These companies have recognized that supply chain finance isn’t just a way to improve cash flow – it’s a path to transformation and growth during these very interesting and unconventional times.

By PJ Bain
Published July 28, 2017

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Stephanie Wargo

VP, Global Head of Marketing

Stephanie joined PrimeRevenue in 2015 and oversees the company’s global marketing team and strategy. With a data-driven approach, Stephanie focuses on demand generation and thought leadership to drive brand awareness, strengthen client/partner relationships, and generate new sales opportunities. Stephanie has guided PrimeRevenue through new technology releases and an evolving FinTech landscape. In addition to leading PrimeRevenue’s internal and external communications, she implemented innovative demand generation and marketing strategies to enhance the company’s overall sales pipeline.

Stephanie has extensive experience in marketing and customer success. She previously served as Vice President of Marketing and Communications at BitPay and Vice President of Client Relations and Marketing at FirstView Financial. Stephanie earned a B.A. degree in Political Science from Agnes Scott College in Decatur, Georgia.

Brian Medley

VP, Global Head of Sales

Brian joined PrimeRevenue in early 2012, after more than 20 years of sales leadership, executive-level consultant and business growth experience. As VP, Global Head of Sales, Brian leads a growing team of fintech sales professionals with a focus on developing strong customer relationships, improving sales predictability and helping PrimeRevenue enter the lucrative mid-market.

Prior to PrimeRevenue, Brian honed his enterprise software sales leadership skills at Clarus Corporation. He also served as an operations and IT management consultant for Kurt Salmon Associates. In addition to his sales and consulting background, Brian has deep experience in the financial industry having founded a successful residential mortgage broker and lending business. He is a graduate of the Georgia Institute of Technology having earned a B.S. in Industrial Engineering and Economics and M.B.A. in Global Business.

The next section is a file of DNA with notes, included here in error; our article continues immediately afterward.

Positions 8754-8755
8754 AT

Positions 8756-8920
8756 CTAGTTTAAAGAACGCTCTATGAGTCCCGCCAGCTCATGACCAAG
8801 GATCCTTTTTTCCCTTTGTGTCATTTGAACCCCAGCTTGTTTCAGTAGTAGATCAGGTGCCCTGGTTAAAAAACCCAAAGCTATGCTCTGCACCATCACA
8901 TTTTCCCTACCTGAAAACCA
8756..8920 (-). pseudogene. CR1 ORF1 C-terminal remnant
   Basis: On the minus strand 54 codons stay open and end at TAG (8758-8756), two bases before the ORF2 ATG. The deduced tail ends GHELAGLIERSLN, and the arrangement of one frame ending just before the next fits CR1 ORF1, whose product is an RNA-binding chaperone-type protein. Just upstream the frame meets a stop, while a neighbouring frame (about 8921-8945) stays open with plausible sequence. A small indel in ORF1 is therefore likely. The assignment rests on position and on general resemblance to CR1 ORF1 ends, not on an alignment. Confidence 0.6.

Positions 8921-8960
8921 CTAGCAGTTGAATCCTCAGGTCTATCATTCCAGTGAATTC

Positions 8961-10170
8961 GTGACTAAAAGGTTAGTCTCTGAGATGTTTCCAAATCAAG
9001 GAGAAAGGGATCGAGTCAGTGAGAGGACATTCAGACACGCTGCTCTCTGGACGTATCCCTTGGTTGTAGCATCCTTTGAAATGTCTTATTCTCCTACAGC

Jason Green

SVP, Global Customer Success

Jason joined PrimeRevenue in 2021 following more than two decades in the fintech/financial services industry. He brings a strong background is sales leadership due to his impressive relationship building capability as well as a successful track record in creating structure and process improvements. In his role, Jason uses his keen attention to detail to strengthen the customer experience and enhance the company’s solutions to deliver more value to clients.

Prior to joining the company, Jason held several senior level and executive roles with a focus on building and scaling sales and support organizations at both large and small companies. Jason graduated from Murray State University with a B.S in Marketing.

Matt Ford

SVP, Global Product Innovation

Matt joined PrimeRevenue in early 2015 and is responsible for overseeing all commercial, strategic and operational aspects of PrimeRevenue’s supply chain finance offerings throughout EMEA, based in Prague. He has been instrumental in gaining global alignment and developing supplier enablement processes for the region.

Matt joined PrimeRevenue following a 15-year career at Morgan Stanley, where he worked in fixed income operations covering debt syndication through bonds, EMTNS, corporate loans and other debt securitization. Notably, he set up non-core location operations in Europe (Budapest) and all lending operations in Baltimore from scratch.

Matt, who was born and raised in South East England, earned a B.S. in Sports Science at University of Teesside where he mastered the art of TEAM development and accountability as a youth international rugby player.

Dominic Capolongo

EVP, Global Head of Funding